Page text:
Five years later, Alice and Bob have moved to different parts of the world. They can’t talk to each other in-person anymore, but they would like to communicate digitally. Unfortunately, Bob has forgotten the original secret key that they decided on, and (even after 5 years) they’re still worried about Eve spying on their conversations.

What’s different is that this time there’s **no easy way to decide on a secret key**. For example:

- If they mail a slip of paper with the key written on it, someone could intercept it midway
- If they send it through e-mail, someone hosting the mail server may see the secret key
- If they say what the key is over a call, someone could tap in on their conversation

Think about this problem for a bit and see if you can come up with your own ideas. Is it possible to decide on something secret over a network where anyone can see what you send?

Yes! In fact, the **Diffie-Hellman Key Exchange** is one method for securely exchanging a secret key. Alice and Bob will each generate a “public” and “private” key - using those, they can then generate a shared secret that only they know. Even if Eve sees all of the communication between Alice and Bob, she can’t figure out what their shared secret is.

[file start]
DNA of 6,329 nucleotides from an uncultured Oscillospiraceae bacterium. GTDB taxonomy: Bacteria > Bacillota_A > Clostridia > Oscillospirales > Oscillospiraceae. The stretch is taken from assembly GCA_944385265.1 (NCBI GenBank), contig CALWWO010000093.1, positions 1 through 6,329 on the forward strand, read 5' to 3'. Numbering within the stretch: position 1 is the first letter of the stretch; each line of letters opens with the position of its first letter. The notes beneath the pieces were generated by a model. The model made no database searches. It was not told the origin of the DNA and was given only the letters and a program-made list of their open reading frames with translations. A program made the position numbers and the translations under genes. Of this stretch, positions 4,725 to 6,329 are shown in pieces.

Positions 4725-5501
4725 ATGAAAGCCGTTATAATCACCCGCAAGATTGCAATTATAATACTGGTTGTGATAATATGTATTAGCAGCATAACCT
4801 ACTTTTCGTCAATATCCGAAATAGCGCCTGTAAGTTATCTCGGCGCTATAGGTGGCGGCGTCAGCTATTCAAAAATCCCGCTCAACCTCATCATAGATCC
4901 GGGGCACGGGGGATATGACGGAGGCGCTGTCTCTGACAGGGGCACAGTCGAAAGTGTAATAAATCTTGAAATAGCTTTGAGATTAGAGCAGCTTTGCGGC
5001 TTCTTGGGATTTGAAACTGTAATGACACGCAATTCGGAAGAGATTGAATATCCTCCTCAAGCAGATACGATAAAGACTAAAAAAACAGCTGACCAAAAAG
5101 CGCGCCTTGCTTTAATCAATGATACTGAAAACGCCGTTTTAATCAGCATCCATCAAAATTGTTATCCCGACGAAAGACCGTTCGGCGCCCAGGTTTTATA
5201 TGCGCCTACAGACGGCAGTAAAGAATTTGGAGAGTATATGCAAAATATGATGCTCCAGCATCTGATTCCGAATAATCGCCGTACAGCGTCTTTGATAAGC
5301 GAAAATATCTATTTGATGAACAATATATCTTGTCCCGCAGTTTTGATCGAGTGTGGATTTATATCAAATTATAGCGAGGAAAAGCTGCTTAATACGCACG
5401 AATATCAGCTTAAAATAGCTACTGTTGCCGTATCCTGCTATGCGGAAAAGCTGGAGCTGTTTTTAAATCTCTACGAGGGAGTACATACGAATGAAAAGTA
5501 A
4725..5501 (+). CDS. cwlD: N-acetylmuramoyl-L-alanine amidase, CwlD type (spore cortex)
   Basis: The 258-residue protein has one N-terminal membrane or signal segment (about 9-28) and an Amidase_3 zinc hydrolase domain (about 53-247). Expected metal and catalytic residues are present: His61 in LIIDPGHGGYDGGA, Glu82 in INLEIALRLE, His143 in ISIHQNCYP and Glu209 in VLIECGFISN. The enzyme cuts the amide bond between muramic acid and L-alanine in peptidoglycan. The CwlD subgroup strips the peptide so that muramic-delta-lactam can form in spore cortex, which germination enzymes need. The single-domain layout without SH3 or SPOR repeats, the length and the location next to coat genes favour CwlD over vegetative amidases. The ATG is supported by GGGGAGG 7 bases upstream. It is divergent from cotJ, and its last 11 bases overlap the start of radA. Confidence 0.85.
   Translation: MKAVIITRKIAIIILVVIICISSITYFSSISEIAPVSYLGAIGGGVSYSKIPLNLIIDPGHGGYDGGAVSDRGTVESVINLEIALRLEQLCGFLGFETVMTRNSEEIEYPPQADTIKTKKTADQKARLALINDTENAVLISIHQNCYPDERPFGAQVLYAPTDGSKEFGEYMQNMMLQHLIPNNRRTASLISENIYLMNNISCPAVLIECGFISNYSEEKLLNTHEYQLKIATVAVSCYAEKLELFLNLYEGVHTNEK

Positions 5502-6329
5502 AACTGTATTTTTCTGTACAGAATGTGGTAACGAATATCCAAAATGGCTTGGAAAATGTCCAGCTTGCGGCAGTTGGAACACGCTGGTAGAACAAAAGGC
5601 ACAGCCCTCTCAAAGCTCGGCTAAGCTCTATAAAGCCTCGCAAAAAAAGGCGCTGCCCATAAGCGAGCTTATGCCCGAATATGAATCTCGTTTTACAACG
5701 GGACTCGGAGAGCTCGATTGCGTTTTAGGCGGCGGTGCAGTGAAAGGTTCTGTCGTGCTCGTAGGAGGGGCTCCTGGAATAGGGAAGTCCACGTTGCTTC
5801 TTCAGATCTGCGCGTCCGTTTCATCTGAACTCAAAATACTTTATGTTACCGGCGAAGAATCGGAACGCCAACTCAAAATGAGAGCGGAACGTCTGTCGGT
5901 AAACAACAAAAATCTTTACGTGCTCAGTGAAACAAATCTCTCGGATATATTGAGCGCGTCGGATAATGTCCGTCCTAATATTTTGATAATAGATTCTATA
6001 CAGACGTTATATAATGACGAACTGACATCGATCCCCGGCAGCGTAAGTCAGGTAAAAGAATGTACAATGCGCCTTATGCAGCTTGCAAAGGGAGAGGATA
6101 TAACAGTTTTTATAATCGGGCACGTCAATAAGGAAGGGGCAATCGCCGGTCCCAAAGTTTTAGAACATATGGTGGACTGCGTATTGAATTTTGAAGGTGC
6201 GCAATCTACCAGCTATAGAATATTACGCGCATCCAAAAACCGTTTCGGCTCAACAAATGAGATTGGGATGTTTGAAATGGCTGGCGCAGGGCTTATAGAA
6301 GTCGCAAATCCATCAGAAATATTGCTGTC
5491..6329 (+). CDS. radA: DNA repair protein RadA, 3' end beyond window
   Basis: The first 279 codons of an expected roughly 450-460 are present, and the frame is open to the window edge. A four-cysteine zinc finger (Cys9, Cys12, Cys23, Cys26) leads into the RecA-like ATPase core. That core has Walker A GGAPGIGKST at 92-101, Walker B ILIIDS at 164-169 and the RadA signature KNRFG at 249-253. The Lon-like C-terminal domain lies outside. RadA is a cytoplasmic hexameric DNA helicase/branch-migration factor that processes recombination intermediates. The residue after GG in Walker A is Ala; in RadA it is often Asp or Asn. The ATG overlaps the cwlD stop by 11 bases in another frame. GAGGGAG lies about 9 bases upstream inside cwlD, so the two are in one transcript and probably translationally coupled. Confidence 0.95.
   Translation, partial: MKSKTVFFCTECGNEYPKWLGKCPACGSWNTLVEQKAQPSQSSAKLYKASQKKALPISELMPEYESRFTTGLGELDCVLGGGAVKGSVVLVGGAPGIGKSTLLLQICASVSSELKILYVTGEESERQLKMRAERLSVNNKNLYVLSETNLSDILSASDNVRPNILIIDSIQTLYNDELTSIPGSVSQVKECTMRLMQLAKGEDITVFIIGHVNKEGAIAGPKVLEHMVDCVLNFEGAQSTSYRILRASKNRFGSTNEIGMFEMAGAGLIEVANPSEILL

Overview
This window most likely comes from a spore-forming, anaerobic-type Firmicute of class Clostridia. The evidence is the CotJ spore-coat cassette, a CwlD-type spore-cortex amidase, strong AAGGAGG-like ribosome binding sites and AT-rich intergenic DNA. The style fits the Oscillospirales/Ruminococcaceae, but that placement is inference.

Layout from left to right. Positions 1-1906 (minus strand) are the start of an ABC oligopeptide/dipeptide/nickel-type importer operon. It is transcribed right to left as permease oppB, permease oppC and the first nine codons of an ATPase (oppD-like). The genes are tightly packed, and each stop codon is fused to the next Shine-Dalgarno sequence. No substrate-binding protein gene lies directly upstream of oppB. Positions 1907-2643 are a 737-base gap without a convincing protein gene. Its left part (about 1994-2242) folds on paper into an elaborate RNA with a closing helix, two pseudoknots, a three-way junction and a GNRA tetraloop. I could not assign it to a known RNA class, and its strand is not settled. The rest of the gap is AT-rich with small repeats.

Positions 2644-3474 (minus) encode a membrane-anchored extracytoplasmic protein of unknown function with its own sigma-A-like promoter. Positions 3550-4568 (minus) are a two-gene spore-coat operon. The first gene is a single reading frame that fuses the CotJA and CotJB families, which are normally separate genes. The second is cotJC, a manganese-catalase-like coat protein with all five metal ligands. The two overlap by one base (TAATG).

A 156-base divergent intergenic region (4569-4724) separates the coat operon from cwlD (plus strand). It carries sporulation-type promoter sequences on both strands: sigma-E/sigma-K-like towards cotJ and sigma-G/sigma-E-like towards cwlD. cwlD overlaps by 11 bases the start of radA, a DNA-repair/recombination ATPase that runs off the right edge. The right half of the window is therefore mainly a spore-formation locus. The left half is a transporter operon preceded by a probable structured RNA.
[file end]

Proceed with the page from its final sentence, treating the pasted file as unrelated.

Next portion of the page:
### Details

The Diffie-Hellman Key Exchange revolves around some mathematical concepts - but don’t be intimidated!

The process begins with:

- Alice randomly picks an integer $a$
- Bob randomly picks an integer $b$

$a$ and $b$ are Alice’s and Bob’s personal “private keys”. If anyone is able to guess or brute-force either of these private keys, they can recover the shared secret. Usually, $a$ and $b$ are on the order of $2^{1024}$, making it computationally infeasible to try out all possibilities.

Beforehand, Alice and Bob have publicly decided on the integers $g$ and $p$ - Eve will know these values.

Now:

- Alice calculates $g^a \mod p$ and sends it publicly to Bob
- Bob calculates $g^b \mod p$ and sends it publicly to Alice
- (Here, $g^x \mod p$ is the remainder when $g^x$ is divided by p)

**The key idea is that: even if Eve knows $g$, $p$, and $g^a \mod p$, she won’t be able to find the value of $a$**. Not even Bob will know the value of $a$ - only Alice knows $a$ because she was the one who chose it.